Exactly my thinking. I don't like the idea that the seller's agent is trying to manipulate me to screw every last cent they can get out of me. Probably why I avoid auctions!


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  Reply # 1995368 13-Apr-2018 11:50
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Disagree, as these chats are part of the auction, the hammer hasn't fallen. Bidding stops before reserve. So what if the auctioneer/agent/whoever seeks if there is an opportunity to get past the impasse? If no go, its passed in. 50% of auctions pass in. But if the chat gets it over the line, then the buyer and seller are happy. When this happened to use both times when selling, the auctioneer then announced its been sold, bang went the hammer, now the auction is concluded

 

If you didnt have that chat then buyer is back looking again and seller back selling again, whats the issue?


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  Reply # 1995371 13-Apr-2018 11:54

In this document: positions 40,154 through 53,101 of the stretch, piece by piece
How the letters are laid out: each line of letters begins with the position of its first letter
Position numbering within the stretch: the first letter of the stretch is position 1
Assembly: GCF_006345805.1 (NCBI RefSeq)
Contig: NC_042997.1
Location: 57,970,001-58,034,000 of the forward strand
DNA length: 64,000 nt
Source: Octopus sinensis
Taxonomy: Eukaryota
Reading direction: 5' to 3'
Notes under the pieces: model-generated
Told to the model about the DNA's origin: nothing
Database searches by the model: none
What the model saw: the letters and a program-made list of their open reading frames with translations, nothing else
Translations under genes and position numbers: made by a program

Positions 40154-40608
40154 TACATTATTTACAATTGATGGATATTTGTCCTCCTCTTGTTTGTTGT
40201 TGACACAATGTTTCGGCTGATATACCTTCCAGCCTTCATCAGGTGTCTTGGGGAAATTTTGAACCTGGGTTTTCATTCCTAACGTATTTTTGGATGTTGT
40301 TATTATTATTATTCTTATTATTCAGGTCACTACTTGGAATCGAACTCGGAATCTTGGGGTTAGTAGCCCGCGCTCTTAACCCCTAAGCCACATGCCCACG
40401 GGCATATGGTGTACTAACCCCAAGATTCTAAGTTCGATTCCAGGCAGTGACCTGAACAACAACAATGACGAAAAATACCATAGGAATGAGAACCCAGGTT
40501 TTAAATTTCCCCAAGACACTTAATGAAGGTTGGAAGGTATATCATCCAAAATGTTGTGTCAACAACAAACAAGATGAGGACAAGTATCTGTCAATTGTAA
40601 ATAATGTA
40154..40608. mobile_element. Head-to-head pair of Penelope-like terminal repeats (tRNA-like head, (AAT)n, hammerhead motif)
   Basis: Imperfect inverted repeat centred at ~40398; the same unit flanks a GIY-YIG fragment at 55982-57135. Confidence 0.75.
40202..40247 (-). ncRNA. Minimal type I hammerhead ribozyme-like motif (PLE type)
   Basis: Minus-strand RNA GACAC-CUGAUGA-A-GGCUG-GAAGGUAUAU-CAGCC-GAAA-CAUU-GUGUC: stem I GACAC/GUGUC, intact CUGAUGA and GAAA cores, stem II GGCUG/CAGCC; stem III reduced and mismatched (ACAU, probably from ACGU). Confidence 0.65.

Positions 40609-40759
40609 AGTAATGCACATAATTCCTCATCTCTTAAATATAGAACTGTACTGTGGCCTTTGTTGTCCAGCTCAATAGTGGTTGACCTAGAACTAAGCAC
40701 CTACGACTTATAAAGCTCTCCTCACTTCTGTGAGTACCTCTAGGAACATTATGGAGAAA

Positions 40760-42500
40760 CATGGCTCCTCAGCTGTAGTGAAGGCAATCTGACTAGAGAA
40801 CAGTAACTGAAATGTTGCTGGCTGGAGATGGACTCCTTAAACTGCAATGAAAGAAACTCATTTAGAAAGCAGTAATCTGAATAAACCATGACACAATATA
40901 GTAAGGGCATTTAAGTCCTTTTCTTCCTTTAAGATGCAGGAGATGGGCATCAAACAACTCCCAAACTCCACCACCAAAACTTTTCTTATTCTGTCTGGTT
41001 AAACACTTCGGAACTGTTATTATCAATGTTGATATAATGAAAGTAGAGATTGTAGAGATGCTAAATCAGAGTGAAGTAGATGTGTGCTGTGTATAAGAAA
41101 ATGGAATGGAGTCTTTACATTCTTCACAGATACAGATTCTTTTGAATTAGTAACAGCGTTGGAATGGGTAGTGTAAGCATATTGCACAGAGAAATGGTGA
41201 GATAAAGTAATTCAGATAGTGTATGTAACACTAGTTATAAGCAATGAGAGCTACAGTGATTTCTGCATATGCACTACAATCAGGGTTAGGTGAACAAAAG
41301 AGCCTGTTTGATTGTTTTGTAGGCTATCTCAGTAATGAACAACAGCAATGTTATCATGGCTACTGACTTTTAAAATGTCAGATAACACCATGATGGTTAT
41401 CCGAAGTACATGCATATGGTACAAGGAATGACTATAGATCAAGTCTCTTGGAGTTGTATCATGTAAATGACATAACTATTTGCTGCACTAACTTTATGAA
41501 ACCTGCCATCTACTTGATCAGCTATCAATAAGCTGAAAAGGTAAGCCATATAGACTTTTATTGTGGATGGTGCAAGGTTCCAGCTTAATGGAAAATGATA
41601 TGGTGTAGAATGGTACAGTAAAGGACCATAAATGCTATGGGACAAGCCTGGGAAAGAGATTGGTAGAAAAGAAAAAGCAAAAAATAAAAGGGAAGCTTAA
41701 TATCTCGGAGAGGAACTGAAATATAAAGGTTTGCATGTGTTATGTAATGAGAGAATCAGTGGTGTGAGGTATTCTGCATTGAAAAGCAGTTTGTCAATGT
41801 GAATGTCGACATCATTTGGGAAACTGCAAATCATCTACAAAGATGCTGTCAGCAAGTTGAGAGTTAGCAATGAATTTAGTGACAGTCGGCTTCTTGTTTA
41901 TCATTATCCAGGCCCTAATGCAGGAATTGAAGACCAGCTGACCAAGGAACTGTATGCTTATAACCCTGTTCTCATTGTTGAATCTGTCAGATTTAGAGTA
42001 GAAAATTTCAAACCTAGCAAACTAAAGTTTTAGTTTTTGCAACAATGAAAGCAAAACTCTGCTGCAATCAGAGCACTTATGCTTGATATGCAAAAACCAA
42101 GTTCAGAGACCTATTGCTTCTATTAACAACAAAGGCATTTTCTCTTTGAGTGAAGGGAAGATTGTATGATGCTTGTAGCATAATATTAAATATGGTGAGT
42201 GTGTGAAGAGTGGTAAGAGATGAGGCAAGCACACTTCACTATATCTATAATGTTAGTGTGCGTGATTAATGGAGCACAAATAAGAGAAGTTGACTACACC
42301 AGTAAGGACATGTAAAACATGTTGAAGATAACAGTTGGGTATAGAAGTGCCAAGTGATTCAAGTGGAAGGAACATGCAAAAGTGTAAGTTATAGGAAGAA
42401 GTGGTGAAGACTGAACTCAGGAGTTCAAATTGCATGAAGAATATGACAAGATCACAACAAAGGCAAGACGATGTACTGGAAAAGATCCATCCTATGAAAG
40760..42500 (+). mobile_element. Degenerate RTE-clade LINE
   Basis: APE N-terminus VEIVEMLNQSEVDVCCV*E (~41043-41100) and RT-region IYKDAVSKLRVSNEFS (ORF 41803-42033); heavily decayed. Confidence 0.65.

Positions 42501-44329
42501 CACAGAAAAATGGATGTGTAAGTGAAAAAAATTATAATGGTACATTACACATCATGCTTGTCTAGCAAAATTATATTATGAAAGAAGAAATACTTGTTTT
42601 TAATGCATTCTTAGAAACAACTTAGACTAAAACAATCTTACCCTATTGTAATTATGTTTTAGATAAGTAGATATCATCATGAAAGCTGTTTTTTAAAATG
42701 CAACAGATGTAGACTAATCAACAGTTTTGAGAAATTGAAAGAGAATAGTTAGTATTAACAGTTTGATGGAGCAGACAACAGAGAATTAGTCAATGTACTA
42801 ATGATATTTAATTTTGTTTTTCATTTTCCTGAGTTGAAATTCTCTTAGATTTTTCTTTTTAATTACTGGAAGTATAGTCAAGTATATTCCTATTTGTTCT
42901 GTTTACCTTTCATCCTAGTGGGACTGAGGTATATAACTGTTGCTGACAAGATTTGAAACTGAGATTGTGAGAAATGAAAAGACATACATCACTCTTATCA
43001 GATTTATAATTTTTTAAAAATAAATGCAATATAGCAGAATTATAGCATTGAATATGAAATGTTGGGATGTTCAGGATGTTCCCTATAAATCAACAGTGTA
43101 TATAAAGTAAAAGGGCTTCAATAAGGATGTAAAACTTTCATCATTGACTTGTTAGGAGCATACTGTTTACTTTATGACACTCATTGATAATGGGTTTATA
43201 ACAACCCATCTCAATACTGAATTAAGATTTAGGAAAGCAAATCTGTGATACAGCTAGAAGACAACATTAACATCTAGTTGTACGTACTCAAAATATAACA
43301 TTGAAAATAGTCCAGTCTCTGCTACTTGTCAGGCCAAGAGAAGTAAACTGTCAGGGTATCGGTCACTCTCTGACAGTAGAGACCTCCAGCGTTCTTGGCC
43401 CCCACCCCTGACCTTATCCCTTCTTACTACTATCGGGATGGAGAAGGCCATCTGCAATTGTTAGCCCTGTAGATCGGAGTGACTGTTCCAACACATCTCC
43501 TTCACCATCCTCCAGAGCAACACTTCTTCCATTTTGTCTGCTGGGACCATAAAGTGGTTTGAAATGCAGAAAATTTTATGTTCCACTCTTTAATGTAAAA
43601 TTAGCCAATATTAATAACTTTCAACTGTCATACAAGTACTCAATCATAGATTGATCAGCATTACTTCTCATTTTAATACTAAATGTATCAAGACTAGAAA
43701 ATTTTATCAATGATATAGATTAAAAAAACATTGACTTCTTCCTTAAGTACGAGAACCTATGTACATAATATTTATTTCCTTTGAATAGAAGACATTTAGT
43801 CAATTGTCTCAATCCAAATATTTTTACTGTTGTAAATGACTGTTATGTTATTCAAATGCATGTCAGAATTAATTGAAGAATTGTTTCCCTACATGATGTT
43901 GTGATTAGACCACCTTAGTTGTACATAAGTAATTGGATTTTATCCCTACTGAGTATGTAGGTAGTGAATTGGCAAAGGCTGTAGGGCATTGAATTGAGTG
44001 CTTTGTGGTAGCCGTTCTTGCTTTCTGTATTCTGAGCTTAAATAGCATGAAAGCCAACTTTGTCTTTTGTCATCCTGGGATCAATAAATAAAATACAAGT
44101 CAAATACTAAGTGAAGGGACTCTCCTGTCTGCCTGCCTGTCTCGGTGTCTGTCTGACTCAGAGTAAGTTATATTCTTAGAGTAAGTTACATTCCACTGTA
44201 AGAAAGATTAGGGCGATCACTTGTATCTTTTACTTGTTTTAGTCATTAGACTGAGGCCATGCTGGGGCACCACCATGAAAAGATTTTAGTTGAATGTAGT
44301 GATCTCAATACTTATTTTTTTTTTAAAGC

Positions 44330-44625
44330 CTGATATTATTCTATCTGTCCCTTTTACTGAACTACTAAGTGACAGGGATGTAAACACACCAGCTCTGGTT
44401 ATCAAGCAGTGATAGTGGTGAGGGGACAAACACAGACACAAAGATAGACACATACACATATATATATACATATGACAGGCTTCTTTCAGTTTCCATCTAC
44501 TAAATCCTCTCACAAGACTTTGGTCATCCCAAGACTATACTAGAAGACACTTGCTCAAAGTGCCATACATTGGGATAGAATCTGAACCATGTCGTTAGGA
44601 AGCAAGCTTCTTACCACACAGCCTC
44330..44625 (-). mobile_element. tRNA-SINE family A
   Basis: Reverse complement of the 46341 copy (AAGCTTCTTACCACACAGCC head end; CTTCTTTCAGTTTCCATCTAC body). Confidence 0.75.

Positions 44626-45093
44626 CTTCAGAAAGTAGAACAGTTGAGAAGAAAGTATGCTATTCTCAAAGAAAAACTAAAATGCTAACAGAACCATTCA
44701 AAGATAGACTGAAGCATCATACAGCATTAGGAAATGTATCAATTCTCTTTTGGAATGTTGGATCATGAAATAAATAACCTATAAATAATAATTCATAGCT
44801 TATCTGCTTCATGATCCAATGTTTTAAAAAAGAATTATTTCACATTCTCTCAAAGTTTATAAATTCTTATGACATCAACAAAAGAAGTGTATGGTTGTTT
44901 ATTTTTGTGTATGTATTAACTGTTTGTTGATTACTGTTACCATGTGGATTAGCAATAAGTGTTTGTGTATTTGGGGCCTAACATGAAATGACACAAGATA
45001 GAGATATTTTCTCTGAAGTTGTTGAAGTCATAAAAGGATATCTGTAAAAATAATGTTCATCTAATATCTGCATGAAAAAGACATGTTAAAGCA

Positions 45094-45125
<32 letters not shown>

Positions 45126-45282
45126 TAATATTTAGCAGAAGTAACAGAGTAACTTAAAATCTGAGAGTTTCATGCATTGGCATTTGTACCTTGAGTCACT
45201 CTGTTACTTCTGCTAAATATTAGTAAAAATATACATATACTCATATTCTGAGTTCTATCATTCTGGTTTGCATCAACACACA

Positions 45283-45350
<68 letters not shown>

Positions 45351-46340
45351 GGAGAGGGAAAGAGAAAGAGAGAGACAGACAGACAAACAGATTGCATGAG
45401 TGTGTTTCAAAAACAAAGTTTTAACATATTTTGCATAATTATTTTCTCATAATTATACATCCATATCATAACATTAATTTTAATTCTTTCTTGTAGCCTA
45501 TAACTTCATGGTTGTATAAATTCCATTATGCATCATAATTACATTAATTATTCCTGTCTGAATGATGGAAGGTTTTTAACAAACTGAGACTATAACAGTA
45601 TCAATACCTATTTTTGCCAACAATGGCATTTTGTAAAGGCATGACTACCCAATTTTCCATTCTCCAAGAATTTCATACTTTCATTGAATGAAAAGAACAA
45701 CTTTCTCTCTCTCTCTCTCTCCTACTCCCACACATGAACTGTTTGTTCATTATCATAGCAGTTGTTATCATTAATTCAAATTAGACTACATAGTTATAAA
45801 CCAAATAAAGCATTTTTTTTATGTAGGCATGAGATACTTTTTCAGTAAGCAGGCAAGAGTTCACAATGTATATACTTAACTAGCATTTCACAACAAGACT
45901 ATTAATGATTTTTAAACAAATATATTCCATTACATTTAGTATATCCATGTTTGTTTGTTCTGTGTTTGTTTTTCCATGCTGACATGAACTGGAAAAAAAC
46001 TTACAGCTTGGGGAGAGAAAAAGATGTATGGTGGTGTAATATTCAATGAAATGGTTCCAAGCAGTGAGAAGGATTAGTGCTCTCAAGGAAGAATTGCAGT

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MurrayM:

 

mattwnz:

 

Absolutely. My point was more that agents can put a  lot of pressure on a buyer, and not to get sucked in by emotion and make a rash decision due to agent pressure. So people shouldn't feel that they need to be forced into anything that the agent wants, because the agent works in the best interests of the seller, not the buyer.

 

 

Exactly my thinking. I don't like the idea that the seller's agent is trying to manipulate me to screw every last cent they can get out of me. Probably why I avoid auctions!

 

 

Forced? Manipulate?  The buyer has 100% control, they bid, then they stop. If they had the chat and took the number up a but and got the home, they win. But they can also say, no, that's me done, and walk away. If anybody gets forced to buy a home, they should have got someone to do it for them